A trademark (or “mark”) is a word, phrase, symbol, de-sign, picture, or combination of these, that identifies the source of a product or service. COKE® , CHEVROLET® , NIKE® , DON’T LEAVE HOME WITHOUT IT® , HOLIDAY INN® , McDONALD’S® , the Nike “Swoosh” logo®, and the Microsoft “Flying Windows” logo® are all famous trademarks. Even colors (Owens-Corning Fiberglas Technology Inc. registered the color pink as a trademark) and sounds (NBC registered a sequence of three chime-like musical notes—typically used in conjunction with its famous peacock logo—as a trademark) can be used as trademarks. Trademarks are often referred to as brands in the advertising industry. A trademark can be a valuable asset to a business. Properly developed and protected, it can instantly communicate a wealth of information to consumers and symbolize the quality of a product or service.
Trademark laws provide the owner of a trademark with certain rights, the most important of which is the right to exclude other parties from using the same or similar mark for the same or similar products or services. The right to exclusivity is granted to a trademark owner in two (2) ways: through use of the mark and/or by registration of the mark. The use of a trademark in connection with the offering or selling of goods or services, bestows trademark rights upon the seller or provider of such goods or service within in the area, which the trademark is used to offer or sell goods or services. This trademark right created by use of the trademark alone is referred to as common law trademark rights and only extends to the where the trademark is used.
Conversely, registration of a trademark, garners trademark rights irrespective if the trademark is used in any given area, but will not counter or supersede common law trademark right alright in existence at the time of federal registration. Trademarks can be registered at the state or federal level. Registration at the state level protects the use of trademark (but for existing common law rights) in the state in which it is register. Registration of a trademark is separate and apart of incorporating or organizing of a business entity. In order to register a trademark with a state, a separate filing needs to be made to the state.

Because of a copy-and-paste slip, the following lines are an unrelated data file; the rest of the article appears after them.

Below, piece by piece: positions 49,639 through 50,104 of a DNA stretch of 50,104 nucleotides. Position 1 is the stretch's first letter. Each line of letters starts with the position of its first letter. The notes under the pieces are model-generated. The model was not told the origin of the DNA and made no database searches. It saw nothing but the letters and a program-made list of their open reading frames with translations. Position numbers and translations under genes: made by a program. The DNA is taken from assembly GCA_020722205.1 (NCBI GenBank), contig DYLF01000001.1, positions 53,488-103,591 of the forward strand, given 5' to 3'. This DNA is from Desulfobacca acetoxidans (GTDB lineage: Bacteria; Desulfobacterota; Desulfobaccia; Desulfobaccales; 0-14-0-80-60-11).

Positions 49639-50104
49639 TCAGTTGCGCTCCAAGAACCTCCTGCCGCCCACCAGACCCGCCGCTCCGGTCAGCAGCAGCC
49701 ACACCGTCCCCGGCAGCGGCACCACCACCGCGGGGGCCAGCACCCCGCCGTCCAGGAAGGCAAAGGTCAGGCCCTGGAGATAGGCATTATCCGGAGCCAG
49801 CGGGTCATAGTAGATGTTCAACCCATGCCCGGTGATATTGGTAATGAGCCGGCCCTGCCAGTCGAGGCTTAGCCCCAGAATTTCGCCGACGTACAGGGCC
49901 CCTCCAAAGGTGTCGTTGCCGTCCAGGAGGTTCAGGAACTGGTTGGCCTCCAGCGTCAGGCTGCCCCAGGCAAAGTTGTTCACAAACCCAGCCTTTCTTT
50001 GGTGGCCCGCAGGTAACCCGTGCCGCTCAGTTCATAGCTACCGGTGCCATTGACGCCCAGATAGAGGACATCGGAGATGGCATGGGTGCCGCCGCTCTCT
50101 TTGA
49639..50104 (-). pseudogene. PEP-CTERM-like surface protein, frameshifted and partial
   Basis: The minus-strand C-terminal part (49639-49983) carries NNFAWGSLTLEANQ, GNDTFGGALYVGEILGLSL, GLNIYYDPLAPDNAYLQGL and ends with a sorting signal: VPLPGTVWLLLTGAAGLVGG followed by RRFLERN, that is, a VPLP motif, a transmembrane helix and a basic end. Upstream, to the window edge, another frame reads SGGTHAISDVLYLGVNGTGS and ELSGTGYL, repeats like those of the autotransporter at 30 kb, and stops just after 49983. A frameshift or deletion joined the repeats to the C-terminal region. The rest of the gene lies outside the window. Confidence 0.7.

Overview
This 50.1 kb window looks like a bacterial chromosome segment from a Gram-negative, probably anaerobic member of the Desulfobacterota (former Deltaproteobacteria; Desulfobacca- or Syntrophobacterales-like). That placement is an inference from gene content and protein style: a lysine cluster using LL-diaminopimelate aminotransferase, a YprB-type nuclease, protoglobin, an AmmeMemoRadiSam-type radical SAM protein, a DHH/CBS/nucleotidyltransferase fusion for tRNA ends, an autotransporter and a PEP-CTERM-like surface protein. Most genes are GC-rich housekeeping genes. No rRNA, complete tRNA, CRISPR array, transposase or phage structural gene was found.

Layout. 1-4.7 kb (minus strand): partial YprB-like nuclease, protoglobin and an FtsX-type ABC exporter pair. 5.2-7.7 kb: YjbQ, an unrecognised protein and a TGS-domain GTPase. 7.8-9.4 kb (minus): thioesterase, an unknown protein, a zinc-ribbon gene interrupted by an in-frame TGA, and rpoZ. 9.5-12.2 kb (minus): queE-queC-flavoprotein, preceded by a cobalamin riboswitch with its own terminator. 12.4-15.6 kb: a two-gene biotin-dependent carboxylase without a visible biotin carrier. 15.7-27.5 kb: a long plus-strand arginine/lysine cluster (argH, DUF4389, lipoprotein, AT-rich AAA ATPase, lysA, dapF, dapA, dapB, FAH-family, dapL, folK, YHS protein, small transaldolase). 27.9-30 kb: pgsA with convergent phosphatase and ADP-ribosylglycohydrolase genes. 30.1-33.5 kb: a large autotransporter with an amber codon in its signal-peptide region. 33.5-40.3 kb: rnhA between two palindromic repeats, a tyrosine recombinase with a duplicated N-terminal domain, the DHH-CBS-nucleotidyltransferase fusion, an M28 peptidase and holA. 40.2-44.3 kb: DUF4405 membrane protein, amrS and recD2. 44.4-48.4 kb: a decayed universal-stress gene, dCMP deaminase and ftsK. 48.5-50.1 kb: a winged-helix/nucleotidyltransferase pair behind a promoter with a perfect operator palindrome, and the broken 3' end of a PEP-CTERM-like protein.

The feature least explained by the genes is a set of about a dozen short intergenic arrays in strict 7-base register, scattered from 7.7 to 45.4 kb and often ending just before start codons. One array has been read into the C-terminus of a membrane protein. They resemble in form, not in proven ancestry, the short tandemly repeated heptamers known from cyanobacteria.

To establish trademark protection nationally, a trademark application needs to be made and registered with the United Trademark and Patent Office (USPTO).
The reason the law gives the trademark owner exclusive rights is to protect the public from confusion or fraud. At best, the public would be confused if two different businesses used the same trademark in connection with the same or similar products or services. At worst, a manufacturer of a low-quality product could use a competitor’s brand name, one with a reputation for high quality, to mislead consumers who, because of the inferior product’s association with the reputable trademark, might buy the inferior product thinking they were buying the better product. Without trademark protection, a manufacturer of inferior computers could sell a lot of them simply by slapping COMPAQ® labels on them, even though its computers may be assembled by trained monkeys.
With businesses moving towards a more national presence, selling products on the internet, and creating public awareness via facebook, twitter, LinkedIn, blogs, and website, federal trademark registration is becoming of ever greater importance. Simply having a website or even selling products or services online does not create trademark rights in the place where consumers are buying products or viewing websites. Common law trademark rights only attach to where the products or advertising originates. For example, a customer views a website of a Cincinnati company in Colorado. The Cincinnati company does not gain trademark rights in Colorado, because a consumer viewed its website in Colorado. The same holds true for the sale of products. If a consumer in Colorado buys a product or service from a website and the company selling the product or service is in Ohio, no trademark rights adhere to Colorado, because of the customer’s purchase.
Once trademark rights are secure, it is important to covet and protect such rights. A trademark owner’s failure to constantly protect and properly use a trademark can result in the loss of their rights in the mark. The names aspirin, cellophane, escalator, nylon, and zipper were all protected trademarks at one time, but the trademark owners failed to enforce their rights or the proper use of the marks. Over the years these marks became generic – synonymous with the type of product itself rather than the source of the product. Once that happens, the name may be free for anyone to use.
For more information about trademarks contact Gettins' Law, LLC at 513-400-3895 or by email at firstname.lastname@example.org